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A Forgotten Landscape – and Dinosaur Bones – Uncovered in South Glos

This news article was published more than a year ago. Some of the information may no longer be accurate.

Published: 02/08/2016


A family fossil hunt has shone a light on the pre-history of the Severn Vales and bones that have been buried in South Gloucestershire for millions of years.

The hunt took place at Manor Farm Quarry near Aust on Sunday 24 July.  It was hosted by South Gloucestershire Council’s Heritage Lottery funded A Forgotten Landscape project. The event was held to celebrate the restoration of the quarry face, where fossil-rich terraces have been cleared of vegetation to allow continued use of the site for research and for visits.

Over the years, hundreds of fossil remains have been recovered from the Manor Farm Quarry beds including ichthyosaur, plesiosaur and pterosaurs.
A number of local families took part in the dig. Amanda Phelan was there with her son, Eli. She said: “It was fantastic. My son was completely overwhelmed when he found some shark teeth. But his favourite bit by far was finding the fossilised poo!”

Cleo Lake, with her son Fitzroi, said: “The people leading the event were very knowledgeable – we wouldn’t have been able to find out so much about the fossils without coming today. It’s also given us some good ideas for free things to do in the area.”

Manor Farm Quarry and Aust Cliff are designated Regionally Important Geological Sites (RIGS) and also considered nationally important, as they include the best site in Britain for late Triassic/early Jurassic marine reptile and insect fossils. The collections of fossils, known as the ‘bone bed’, dates back some 210 million years to when Europe formed part of a large land mass on the equator and was a landscape of mudflats, sandbanks and warm tropical lagoons.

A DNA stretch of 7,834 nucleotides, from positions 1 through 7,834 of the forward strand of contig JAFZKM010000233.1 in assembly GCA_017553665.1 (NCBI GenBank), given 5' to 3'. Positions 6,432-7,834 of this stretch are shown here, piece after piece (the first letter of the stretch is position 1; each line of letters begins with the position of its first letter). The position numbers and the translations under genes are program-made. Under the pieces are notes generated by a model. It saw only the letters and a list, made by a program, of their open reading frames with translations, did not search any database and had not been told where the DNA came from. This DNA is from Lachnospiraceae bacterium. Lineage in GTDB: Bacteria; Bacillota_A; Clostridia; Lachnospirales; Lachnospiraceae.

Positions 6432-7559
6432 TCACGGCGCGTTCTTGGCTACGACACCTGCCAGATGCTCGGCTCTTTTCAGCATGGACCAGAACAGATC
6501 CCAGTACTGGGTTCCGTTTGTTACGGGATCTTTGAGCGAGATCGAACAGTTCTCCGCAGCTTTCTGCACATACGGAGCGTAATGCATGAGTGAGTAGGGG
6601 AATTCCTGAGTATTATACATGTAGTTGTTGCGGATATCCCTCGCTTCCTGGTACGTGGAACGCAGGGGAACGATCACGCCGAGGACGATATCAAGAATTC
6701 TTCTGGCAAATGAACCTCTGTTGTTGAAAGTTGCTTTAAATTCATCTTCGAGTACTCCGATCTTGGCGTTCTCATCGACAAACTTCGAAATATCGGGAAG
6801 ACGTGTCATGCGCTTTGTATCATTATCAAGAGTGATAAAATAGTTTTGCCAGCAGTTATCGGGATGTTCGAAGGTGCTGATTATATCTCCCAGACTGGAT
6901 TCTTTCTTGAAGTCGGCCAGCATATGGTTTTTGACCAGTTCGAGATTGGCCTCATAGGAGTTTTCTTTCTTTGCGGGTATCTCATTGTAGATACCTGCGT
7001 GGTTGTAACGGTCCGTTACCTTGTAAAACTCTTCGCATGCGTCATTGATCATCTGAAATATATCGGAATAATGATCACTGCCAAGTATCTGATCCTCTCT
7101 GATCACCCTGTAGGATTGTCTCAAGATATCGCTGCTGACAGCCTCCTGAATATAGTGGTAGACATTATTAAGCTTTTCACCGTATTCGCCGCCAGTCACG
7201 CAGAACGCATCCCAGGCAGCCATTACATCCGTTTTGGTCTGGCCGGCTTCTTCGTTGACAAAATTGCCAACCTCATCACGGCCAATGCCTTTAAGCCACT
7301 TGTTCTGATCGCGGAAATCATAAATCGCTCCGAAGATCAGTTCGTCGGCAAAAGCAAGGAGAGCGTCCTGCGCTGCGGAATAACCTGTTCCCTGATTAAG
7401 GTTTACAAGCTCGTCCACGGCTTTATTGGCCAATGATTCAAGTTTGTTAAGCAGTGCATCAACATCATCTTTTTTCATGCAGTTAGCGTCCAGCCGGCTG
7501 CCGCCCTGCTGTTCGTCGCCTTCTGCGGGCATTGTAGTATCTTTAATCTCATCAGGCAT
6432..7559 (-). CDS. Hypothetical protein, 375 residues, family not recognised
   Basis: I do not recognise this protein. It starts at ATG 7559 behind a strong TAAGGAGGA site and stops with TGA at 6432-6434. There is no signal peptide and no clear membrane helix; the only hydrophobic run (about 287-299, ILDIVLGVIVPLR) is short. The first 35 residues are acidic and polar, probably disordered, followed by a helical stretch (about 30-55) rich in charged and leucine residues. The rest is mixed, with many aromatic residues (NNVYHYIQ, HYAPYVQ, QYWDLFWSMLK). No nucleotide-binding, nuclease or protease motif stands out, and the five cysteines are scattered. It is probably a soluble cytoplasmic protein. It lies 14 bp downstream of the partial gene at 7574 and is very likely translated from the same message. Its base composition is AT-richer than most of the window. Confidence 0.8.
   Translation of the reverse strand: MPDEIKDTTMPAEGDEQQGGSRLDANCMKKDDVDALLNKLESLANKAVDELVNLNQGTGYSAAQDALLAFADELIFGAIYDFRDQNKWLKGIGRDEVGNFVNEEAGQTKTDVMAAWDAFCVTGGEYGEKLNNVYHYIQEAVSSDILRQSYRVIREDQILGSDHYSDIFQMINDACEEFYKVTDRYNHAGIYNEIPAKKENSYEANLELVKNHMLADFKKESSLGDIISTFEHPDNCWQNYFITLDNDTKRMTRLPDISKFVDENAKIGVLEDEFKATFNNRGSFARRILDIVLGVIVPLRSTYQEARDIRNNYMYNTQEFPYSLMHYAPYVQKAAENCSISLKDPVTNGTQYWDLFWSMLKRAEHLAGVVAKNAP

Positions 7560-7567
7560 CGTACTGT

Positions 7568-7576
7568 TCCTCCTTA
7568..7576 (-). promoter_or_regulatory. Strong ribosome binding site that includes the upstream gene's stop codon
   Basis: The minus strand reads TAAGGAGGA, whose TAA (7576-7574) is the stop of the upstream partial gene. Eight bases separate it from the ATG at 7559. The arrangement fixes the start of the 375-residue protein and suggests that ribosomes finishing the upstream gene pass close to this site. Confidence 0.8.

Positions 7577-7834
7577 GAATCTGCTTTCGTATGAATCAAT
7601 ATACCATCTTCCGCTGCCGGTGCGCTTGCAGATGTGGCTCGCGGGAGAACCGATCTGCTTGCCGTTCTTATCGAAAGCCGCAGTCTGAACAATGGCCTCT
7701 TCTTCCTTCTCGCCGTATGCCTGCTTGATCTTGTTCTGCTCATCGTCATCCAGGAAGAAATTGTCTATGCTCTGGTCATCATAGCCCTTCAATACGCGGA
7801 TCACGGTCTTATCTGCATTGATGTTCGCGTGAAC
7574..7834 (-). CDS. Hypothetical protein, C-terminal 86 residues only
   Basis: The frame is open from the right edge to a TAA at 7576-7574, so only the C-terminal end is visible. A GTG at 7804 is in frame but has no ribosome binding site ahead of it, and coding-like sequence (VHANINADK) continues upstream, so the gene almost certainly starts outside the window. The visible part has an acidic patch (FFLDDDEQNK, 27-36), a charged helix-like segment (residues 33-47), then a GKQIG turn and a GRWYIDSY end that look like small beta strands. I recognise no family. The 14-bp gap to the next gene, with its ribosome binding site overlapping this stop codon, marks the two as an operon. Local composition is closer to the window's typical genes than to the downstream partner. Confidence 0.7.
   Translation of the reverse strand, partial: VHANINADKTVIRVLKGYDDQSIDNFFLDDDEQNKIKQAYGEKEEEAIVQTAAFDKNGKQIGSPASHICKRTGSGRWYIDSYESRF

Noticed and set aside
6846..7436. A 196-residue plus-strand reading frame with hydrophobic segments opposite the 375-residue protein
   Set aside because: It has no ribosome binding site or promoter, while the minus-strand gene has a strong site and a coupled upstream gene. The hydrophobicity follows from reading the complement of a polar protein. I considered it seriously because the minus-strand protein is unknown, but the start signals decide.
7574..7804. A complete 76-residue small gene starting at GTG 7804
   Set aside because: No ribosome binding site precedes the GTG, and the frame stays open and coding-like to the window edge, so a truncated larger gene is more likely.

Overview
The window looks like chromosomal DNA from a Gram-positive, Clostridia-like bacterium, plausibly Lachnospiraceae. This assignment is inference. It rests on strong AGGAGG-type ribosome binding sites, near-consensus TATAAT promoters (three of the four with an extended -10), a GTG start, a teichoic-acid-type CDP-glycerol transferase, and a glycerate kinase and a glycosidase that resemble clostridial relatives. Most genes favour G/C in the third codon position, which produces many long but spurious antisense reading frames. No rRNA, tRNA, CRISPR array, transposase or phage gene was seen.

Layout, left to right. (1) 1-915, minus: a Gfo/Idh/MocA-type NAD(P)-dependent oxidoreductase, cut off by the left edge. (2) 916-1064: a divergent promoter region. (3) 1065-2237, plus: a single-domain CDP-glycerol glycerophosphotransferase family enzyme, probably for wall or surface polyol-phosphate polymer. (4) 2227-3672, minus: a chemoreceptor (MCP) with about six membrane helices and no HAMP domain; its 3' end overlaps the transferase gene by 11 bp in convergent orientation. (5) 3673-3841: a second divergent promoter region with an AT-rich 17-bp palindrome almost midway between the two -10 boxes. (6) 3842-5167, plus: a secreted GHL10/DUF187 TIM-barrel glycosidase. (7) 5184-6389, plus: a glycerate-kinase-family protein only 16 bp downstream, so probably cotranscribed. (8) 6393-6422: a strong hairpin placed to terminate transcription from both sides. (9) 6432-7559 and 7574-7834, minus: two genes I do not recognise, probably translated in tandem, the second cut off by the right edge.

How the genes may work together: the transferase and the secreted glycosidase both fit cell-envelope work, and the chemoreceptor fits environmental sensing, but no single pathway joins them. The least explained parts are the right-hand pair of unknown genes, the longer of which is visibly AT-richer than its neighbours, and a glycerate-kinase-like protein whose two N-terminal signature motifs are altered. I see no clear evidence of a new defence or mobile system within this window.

Councillor Heather Goddard, who chairs the Environment and Community Services Committee, said: “We are very fortunate to have such a rich source of nationally significant pre-historical material in South Gloucestershire and I am so pleased that we have been able to play a part in preserving it for future generations.”

Simon Carpenter of the Avon RIGS Group commented: “Manor Farm Quarry is a hugely important site and I’d like to express the RIGS Group’s thanks to the owners for allowing the work to be carried out and to Plantforce Ltd for their care, professionalism and giving their time and expertise to the work. We are delighted that the site’s rich and varied geology will remain accessible for decades to come.”

Speaking on behalf of the owners, Jenn Dickens said: “It is a wonderful site and offers so much for education and scientific study. It is always pleasing to see the enjoyment families and children get from days like this and I’m delighted that the recent restoration work will maintain the Quarry’s interest for years to come.”

Manor Farm Quarry is privately owned and access is strictly through organised events only and with the kind permission of the owners.
A Forgotten Landscape is a Landscape Partnership Project which seeks to engage local communities in conserving, restoring and exploring the Lower Severn Vale Levels.  More about their free projects and activities can be found at www.aforgottenlandscape.org.uk

Fossil hunt


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